As the number of patients in need of organ transplants continues to grow, so does the problem of finding enough eligible organ donors.  At the American Association for the Study of Liver Diseases meeting, Pedro Baptista of Wake Forest University in Winston-Salem, NC said that recent statistics indicate that 109,000 people are waiting to receive organ transplants.  Of these patients, 16,000 are waiting to receive a liver.

During his talk, Baptista said that research has shown that "the cells really are able to recognize the native tissues and attach and engraft in those selected tissues."

The next step, he said, is to attempt to transplant the new organs back into the animals to observe and test function and survival.

Though Baptista hopes to oneday see "bioengineered livers that will be suitable for [human] transplant," he is not able now to forecast when these organs might become an available option to the general population.  However, he does predict that pig livers might make acceptable candidates for human transplants.

In the meantime, MedPage reports that newly engineered livers may be used for "drug discovery and development."

Copyright 2010 ABC News Radio

Monday
Nov012010

Infant Deaths, Injuries Associated with Nursery Products up Sharply

Photo Courtesy - Getty Images(WASHINGTON) -- The Consumer Product Safety Commission says the number of infant deaths associated with nursery products is up sharply from last year, but adds annual injury estimates from such causes do not display a statistically significant trend over a five year period.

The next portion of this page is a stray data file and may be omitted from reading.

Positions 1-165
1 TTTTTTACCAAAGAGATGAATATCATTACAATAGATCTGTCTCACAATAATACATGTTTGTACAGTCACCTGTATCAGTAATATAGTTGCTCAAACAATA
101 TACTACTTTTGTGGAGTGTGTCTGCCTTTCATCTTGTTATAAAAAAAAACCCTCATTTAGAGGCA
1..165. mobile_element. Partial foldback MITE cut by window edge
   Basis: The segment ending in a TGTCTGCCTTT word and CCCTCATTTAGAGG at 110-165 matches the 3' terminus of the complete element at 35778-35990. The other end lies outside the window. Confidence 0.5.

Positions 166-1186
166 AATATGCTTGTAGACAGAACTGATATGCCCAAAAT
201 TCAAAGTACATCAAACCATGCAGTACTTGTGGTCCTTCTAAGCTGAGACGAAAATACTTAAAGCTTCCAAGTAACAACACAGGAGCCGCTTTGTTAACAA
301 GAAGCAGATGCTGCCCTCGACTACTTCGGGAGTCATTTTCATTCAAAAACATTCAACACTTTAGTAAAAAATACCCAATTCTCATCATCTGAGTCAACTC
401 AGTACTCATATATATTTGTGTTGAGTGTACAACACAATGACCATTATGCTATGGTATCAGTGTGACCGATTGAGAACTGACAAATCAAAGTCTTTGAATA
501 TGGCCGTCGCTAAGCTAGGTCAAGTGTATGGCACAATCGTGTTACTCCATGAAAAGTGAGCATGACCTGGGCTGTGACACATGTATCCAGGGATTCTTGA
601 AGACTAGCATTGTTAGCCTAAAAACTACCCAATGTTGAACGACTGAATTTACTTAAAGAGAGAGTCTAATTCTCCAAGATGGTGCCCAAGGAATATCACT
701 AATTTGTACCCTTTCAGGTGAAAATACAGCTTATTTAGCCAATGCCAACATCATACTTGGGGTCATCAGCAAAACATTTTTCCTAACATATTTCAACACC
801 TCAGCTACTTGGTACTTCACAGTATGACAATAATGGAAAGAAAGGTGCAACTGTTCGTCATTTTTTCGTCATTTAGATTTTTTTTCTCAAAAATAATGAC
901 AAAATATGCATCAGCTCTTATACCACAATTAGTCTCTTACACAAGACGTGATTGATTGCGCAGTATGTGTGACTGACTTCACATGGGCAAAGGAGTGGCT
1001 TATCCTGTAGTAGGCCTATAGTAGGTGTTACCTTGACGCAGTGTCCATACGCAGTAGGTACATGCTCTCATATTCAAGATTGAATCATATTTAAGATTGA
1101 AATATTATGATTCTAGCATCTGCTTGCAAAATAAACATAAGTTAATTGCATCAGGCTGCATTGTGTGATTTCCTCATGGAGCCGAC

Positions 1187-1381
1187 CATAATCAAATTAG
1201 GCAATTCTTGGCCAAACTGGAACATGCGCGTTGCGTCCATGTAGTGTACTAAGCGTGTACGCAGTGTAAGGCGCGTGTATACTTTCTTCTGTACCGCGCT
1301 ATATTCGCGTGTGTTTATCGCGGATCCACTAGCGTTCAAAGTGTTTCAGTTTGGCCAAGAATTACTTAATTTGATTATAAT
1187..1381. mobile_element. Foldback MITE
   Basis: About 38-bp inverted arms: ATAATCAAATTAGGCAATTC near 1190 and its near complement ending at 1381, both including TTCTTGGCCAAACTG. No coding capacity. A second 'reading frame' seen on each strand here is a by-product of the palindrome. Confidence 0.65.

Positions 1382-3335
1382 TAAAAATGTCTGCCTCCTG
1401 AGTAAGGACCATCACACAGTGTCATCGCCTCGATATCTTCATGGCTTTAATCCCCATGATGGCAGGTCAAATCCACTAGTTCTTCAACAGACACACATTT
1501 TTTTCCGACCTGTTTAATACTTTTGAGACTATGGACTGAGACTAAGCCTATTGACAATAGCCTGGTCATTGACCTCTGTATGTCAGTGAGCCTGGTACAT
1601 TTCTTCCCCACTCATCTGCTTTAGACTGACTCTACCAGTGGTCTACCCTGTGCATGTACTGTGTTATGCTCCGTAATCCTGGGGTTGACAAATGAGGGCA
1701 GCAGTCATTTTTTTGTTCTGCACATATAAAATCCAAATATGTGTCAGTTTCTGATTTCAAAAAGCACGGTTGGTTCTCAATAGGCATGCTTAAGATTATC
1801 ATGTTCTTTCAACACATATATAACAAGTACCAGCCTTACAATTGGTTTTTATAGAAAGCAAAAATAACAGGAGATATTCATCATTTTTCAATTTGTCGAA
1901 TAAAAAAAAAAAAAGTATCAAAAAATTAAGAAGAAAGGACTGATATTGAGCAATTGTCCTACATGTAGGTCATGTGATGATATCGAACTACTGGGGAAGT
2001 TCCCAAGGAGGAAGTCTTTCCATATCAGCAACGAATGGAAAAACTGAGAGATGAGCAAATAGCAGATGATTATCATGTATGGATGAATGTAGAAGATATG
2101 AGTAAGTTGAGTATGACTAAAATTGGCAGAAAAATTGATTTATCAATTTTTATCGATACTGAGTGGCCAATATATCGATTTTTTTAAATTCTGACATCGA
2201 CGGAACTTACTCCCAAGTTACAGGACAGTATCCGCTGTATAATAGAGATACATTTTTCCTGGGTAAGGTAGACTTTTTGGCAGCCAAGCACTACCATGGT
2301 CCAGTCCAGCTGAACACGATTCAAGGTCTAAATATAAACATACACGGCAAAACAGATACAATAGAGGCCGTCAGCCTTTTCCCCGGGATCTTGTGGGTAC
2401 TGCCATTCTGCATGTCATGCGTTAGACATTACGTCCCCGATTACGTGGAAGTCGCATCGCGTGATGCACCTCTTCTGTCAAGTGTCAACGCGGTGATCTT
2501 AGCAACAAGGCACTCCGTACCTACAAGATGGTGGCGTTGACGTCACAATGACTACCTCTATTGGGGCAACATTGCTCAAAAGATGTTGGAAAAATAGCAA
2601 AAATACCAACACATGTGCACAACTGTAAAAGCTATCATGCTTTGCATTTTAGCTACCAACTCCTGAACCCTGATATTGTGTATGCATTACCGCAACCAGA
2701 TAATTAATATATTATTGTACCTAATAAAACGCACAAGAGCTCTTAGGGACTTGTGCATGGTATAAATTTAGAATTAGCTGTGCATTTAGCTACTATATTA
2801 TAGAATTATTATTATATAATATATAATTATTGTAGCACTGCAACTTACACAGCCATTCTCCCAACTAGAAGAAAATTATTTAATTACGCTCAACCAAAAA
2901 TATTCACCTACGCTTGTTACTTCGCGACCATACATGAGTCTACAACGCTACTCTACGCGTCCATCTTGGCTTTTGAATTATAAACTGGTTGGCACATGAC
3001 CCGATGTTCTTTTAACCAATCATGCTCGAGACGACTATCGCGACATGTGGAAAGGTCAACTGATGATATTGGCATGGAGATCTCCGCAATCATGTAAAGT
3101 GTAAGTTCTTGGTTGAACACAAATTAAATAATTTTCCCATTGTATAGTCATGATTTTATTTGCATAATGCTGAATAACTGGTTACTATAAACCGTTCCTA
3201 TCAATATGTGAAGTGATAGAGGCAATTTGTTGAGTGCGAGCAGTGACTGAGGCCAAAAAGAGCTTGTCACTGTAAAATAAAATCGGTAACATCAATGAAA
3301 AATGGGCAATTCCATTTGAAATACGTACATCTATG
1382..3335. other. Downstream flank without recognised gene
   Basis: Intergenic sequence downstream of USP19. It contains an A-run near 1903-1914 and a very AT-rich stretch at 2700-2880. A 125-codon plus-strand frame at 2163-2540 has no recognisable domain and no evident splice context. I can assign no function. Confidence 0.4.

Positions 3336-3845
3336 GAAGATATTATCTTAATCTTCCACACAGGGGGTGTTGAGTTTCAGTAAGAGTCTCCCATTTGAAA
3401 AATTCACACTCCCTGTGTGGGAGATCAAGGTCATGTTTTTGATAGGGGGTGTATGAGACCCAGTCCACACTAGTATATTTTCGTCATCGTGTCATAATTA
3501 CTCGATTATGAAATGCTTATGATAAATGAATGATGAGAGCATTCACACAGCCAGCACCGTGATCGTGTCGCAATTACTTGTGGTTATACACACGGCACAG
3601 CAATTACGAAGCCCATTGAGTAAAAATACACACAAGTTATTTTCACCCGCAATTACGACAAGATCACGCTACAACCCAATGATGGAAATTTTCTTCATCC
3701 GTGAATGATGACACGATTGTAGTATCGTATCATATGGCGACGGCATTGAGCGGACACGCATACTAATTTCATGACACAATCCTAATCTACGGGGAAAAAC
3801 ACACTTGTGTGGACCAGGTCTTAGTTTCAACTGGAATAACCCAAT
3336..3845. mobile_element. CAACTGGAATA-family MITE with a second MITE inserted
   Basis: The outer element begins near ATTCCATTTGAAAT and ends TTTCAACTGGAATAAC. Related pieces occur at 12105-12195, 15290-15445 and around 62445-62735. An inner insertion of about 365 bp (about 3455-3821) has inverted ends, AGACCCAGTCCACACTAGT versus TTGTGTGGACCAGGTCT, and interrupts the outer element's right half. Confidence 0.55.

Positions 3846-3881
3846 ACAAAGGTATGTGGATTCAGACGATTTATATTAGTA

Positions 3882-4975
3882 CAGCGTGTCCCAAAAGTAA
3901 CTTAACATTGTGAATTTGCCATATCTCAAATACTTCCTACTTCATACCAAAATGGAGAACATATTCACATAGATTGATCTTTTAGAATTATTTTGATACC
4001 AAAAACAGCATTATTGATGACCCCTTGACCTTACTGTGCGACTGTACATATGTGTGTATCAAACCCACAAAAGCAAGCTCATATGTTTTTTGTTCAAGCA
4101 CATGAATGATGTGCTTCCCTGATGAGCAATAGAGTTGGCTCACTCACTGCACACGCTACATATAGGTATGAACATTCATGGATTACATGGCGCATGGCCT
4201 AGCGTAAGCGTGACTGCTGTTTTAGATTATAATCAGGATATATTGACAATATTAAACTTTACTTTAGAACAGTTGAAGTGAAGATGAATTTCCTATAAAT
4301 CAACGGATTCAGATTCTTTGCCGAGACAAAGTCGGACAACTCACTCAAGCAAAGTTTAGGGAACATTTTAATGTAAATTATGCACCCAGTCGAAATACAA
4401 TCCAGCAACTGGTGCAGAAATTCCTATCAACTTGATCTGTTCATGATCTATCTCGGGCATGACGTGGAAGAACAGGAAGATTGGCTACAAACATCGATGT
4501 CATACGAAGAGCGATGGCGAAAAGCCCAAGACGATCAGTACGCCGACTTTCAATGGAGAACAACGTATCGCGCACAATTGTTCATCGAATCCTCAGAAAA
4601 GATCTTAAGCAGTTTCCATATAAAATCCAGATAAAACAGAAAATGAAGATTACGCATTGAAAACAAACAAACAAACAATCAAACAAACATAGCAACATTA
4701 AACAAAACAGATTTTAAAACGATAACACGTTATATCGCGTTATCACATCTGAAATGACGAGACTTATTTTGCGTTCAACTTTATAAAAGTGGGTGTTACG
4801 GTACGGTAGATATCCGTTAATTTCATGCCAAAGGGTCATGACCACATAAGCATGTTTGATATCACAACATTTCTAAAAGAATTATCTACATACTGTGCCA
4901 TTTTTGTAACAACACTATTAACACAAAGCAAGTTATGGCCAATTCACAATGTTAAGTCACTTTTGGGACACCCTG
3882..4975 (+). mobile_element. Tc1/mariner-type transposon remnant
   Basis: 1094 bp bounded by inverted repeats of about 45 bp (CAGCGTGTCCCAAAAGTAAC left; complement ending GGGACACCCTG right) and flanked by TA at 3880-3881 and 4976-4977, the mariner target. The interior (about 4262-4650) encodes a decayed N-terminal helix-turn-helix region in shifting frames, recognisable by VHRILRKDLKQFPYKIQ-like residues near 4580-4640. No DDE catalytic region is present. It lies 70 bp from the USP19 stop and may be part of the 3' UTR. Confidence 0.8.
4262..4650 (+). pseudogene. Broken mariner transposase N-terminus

In 2009, there were more than 77,000 injuries among children under five warranting emergency room care, up more than 22 percent from the year before.  Infant carriers, car seat carriers, cribs and mattresses, strollers, carriages and high chairs are associated with nearly three quarters of the injuries, with falls the leading cause.

During the three-year-period from 2005 to 2007, the commission reports 265 deaths with 90 percent of those involving those same products. 

Copyright 2010 ABC News Radio

Monday
Nov012010

Study Finds Alcohol to Be Deadliest Drug

Photo Courtesy - Getty Images(LONDON) -- Alcohol is more harmful than illegal substances like heroin, cocaine, ecstasy and marijuana, according to a new study published in the British medical journal The Lancet.

After evaluating 20 drugs, weighing in on how addictive the drugs are, how they harm the human body both physically and mentally, and the societal impact they have, researchers found that alcohol was the most dangerous substance overall.

Using these criteria, researchers ranked the harmfulness of each drug, giving alcohol a score of 72 out of a possible 100.  Heroin and crack cocaine followed with a score of 55 and 54, respectively.

The study, funded by Britain's Centre for Crime and Justice Studies, found that heroin, crack cocaine and crystal meth are the most deadliest to individual users.  But when social effects are taken into consideration, alcohol proved to be the most harmful overall to both users and the public, followed by heroin and crack cocaine.